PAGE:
Assemblyman Chris Brooks (D-Las Vegas) was the key player on all things renewable energy during the 79th Session of the Nevada Legislature. What are his final thoughts on this year’s movement on renewable energy? He answered a few final questions in Las Vegas earlier this month.

1.  Why did you focus so strongly on energy this session?

Brooks: “We were at a crossroads with where we could go on energy policy. We need to modernize our energy policies. […] I have a lot of skills and background that could be helpful to the state. We really need to diversify our energy policies.”

2.  What was with the constant talk about energy choice?

Brooks: “I decided to run before Question 3 [the initiative to restructure Nevada’s energy market] had surfaced. Now that it’s something we’re considering, I feel it’s even more important we serve.”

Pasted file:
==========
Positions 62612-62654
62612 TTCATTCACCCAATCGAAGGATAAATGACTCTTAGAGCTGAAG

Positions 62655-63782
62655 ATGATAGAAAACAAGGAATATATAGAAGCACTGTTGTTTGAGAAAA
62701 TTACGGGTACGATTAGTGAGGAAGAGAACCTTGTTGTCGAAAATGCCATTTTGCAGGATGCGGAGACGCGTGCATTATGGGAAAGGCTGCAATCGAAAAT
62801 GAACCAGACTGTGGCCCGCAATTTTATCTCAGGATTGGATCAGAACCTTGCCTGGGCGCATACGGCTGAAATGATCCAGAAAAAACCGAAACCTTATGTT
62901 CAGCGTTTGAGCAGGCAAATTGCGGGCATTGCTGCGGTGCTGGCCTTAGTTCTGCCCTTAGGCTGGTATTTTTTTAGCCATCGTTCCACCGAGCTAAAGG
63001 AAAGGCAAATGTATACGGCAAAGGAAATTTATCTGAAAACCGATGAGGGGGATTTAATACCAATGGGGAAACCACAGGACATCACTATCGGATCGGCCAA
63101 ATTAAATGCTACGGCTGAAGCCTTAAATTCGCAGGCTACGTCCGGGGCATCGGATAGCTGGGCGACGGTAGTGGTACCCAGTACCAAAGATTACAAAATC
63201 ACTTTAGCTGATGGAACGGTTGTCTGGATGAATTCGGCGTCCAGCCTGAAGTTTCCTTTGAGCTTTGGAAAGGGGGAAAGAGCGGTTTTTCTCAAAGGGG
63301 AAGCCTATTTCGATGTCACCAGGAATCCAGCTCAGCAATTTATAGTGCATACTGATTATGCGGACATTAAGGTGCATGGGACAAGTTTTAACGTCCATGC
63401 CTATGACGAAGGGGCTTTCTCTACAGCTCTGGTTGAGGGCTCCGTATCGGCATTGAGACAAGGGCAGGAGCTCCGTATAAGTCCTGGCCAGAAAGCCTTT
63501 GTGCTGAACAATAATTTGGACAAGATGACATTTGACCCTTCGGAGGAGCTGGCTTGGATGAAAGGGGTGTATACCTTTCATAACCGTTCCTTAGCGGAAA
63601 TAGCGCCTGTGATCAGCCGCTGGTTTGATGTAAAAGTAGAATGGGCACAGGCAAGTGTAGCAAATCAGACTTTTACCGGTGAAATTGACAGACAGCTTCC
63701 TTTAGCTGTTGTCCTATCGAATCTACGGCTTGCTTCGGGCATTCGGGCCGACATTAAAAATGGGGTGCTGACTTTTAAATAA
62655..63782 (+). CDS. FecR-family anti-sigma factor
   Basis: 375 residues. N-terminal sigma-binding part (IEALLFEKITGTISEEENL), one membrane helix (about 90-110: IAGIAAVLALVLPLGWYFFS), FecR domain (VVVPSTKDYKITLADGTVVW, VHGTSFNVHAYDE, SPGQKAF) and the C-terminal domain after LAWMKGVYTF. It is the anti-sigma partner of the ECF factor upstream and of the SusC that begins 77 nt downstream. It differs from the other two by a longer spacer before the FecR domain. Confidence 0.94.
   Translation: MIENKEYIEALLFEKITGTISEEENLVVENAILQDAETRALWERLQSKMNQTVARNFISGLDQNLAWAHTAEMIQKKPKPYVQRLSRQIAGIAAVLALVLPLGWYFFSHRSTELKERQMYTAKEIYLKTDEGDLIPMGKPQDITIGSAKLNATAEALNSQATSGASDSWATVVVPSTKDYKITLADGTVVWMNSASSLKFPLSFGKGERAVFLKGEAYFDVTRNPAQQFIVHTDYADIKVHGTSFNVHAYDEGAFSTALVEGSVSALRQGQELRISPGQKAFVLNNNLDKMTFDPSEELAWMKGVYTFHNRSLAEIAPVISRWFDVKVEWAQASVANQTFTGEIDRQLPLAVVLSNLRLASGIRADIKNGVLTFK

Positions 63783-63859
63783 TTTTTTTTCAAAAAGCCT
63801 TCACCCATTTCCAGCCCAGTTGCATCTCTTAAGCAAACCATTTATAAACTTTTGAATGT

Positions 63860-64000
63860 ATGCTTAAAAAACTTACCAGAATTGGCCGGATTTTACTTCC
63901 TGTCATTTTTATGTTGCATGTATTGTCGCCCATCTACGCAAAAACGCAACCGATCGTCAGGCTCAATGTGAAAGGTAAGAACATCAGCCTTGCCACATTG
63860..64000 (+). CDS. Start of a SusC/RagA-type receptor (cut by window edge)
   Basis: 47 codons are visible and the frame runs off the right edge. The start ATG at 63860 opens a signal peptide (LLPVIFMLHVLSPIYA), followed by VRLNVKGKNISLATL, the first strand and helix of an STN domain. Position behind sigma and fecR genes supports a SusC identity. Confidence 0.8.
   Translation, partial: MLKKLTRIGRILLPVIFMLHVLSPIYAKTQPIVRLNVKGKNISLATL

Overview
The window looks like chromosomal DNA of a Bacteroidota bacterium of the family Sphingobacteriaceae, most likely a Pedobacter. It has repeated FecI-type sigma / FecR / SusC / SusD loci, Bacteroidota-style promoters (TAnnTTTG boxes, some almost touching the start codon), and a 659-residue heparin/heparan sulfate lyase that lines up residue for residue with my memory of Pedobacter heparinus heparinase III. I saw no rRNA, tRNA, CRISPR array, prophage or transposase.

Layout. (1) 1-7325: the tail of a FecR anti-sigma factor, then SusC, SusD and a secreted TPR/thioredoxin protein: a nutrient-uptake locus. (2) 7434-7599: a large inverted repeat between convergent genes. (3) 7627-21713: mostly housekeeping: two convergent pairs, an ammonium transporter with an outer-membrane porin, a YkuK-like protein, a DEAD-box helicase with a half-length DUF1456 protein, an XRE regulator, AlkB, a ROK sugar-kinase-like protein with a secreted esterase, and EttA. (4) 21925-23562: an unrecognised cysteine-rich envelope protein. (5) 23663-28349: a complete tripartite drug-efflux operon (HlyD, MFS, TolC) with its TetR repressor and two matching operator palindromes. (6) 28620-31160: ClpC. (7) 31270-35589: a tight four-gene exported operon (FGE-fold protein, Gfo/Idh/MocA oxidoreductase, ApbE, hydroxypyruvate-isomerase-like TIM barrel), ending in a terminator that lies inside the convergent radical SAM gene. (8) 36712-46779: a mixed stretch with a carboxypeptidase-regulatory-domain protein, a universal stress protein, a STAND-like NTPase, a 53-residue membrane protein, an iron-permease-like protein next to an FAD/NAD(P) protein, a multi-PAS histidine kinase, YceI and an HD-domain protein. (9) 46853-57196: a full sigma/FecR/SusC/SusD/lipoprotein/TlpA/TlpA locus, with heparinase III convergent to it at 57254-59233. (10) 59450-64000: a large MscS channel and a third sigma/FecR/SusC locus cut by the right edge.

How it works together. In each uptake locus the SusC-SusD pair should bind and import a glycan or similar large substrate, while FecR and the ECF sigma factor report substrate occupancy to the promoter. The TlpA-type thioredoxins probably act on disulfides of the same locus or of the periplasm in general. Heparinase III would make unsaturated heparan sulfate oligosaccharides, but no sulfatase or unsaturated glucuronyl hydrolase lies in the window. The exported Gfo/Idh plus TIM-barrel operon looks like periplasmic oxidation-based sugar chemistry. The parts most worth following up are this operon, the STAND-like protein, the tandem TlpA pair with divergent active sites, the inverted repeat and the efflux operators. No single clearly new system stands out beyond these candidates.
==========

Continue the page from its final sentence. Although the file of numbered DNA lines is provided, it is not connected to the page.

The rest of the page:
3.  Were you surprised by opponents of AB 206 [the renewable portfolio standard bill] trying to use energy choice as an argument against the bill?

Brooks: “I was a little surprised by some of the opposition to AB 206 being couched in energy choice. [Las Vegas Sands] specifically used the language of 80% renewable by 2040. I just found it very surprising that [Sands and the Nevada Resort Association] then turned around, and even said 40% by 2030 was too much.”

4.  How are you preparing to bring RPS back to the Legislature in 2019?

“I look forward to having in-depth conversations with [stakeholders and other legislators] in the interim to see if we can work on an expanded RPS.” [Governor Brian Sandoval (R) vetoed AB 206 on June 16. Brooks has promised to bring the bill back next session.]

5.  Why did it take so long for the Legislature to pass AB 405, the rooftop solar net metering bill?

Brooks: “Rooftop solar is so important to so many Nevadans. We wanted to make sure we did it right. It’s something that NV Energy has never liked, and has continued to try to slow the adoption of. Plain and simple, it conflicts with their business model.” [AB 405 ultimately passed the Legislature before sine die, and Governor Sandoval signed it into law on June 15.]